Broadly speaking, stocks were a fine investment in 2010. True, the market lagged the jaw-dropping returns to be found in, say, gold, which jumped about 25%, or silver, up 75%. But the S&P 500 ($INDU) is set to close 2010 with a 13% gain -- something that was almost unthinkable as recently as September -- and we'd gladly take returns like those again in 2011.
Wall Street's average price target on the S&P 500 has it tacking on another 11% over the next 12 months, according to Bloomberg data -- with plenty of ups and downs along the way, naturally. That has us inclined to play defense in our 2011 stocks picks, with an eye toward bargain stocks paying generous, sustainable dividends.
We screened the S&P 500 for stocks trading at deep discounts to the index by forward earnings, currently at 14.6, according to market research firm Birinyi Associates. We also looked for price/earnings-to-growth (PEG) ratios well below the S&P 500's figure of 1.6, according to data from Thomson Reuters. (PEG reveals how how a stock is valued relative to its growth prospects.)
Additionally, we looked for companies with dividend yields that are higher than that of the broader market (1.9%) and are stable or likely to rise. We then added those forward dividend yields to Wall Street's average price target to get the implied upside of the stock over the next 12 months or so.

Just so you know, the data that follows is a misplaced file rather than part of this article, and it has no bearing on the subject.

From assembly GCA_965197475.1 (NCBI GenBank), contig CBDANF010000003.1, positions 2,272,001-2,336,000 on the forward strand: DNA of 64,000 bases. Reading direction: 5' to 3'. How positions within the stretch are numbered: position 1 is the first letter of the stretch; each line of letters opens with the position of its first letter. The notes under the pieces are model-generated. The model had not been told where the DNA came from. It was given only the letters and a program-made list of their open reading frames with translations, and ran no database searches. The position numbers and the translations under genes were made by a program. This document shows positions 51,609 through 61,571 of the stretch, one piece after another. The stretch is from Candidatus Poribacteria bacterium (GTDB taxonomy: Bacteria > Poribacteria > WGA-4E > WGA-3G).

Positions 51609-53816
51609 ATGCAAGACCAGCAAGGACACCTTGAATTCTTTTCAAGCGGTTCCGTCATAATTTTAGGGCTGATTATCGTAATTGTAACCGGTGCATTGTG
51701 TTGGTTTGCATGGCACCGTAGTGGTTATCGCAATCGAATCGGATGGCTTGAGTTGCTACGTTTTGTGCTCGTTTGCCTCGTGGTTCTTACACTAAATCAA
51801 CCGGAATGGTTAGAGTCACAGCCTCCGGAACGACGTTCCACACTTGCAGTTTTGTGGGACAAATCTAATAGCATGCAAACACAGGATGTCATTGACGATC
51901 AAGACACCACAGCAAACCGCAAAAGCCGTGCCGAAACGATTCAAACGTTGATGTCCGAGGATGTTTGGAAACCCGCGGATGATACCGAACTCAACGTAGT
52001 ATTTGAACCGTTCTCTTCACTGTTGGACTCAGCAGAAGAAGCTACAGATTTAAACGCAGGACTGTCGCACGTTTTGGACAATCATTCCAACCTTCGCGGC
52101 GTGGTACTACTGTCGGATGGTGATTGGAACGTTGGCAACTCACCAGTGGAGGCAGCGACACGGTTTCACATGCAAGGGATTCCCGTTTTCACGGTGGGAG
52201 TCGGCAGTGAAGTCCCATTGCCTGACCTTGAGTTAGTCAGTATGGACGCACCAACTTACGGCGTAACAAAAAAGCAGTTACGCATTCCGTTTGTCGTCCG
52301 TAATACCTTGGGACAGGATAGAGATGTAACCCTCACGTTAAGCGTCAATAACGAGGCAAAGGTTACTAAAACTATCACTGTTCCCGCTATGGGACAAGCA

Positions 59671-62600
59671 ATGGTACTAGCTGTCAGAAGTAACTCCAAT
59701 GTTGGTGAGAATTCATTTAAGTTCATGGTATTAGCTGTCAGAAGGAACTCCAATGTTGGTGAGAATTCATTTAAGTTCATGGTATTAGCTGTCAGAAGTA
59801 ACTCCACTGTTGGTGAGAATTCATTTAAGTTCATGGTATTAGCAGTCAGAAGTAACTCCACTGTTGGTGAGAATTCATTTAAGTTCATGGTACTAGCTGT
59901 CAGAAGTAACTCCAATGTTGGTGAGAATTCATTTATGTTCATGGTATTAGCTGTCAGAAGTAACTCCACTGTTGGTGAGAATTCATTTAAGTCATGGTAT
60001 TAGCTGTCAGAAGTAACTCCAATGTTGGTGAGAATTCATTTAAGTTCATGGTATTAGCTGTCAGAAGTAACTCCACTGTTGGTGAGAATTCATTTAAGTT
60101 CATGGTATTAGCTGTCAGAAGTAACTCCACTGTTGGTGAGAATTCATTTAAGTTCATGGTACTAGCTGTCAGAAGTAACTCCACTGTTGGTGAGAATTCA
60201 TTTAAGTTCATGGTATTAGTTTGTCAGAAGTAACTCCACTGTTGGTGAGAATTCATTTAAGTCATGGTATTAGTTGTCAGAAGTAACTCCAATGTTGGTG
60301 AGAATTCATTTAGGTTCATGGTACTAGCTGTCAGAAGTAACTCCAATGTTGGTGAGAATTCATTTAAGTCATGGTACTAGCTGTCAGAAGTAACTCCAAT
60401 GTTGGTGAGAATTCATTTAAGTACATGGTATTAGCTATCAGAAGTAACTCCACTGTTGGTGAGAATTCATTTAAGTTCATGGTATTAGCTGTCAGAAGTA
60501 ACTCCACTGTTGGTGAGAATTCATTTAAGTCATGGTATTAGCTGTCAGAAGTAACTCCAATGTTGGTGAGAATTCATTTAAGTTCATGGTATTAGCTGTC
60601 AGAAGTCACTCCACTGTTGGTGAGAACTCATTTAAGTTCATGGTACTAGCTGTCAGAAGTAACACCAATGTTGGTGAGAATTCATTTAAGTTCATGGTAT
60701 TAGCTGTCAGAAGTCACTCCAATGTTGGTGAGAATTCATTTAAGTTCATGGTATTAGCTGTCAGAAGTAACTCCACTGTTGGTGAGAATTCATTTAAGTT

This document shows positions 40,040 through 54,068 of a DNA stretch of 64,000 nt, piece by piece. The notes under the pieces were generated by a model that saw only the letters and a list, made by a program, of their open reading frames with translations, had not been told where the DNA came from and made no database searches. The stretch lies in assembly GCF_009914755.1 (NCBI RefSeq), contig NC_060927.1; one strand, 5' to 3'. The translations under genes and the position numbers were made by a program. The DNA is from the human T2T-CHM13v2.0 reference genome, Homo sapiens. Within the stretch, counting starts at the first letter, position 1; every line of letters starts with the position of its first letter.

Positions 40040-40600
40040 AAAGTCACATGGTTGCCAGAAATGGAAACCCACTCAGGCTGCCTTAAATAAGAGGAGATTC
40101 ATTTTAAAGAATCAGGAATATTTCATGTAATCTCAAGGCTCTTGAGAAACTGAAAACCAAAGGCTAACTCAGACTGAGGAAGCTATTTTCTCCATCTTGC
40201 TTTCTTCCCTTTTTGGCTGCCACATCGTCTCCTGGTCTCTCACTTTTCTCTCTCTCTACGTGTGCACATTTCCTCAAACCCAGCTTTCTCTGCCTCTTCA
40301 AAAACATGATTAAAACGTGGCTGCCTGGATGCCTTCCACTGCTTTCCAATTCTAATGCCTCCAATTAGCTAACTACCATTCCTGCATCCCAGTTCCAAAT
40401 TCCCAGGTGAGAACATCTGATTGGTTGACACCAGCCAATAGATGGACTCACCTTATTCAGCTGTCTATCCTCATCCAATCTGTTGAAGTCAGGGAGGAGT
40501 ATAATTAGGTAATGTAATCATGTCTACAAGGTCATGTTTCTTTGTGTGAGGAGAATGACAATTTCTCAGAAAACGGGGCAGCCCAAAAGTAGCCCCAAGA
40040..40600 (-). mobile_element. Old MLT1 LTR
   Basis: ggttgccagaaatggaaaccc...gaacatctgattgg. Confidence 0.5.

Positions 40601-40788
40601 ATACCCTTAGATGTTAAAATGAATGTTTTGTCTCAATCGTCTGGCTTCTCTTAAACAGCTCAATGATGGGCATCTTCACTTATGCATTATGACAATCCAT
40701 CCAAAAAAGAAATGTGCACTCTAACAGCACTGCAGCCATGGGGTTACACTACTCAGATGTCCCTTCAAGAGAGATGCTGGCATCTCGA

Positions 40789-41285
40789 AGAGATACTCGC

Pharmaceutical giant Abbott Labs (ABT) came in at the top of our list for 2011, with an implied return of more than 30% by this time next year. Avon Products (AVP), benefiting from more representatives joining its ranks during the economic downturn, is forecast to gain 23%. Intel (INTC), a component of the Dow Jones Industrial Average ($INDU) that also affords U.S. investors exposure to global growth, is seen returning nearly 20%.
Consumer stocks are well represented, with food giant ConAgra (CAG), tobacco company Philip Morris International (PM), beverage maker Dr Pepper Snapple (DPS), apparel manufacturer VF Corp. (VFC) and Kimberly-Clark (KMB), best known for Kleenex tissues and Huggies diapers, all on the list. Rounding out the picks are Dow components DuPont (DD) and Chevron (CVX), and aerospace firm Lockheed Martin (LMT).
What is Short Selling?
Make a profit when stocks prices fall.View Course »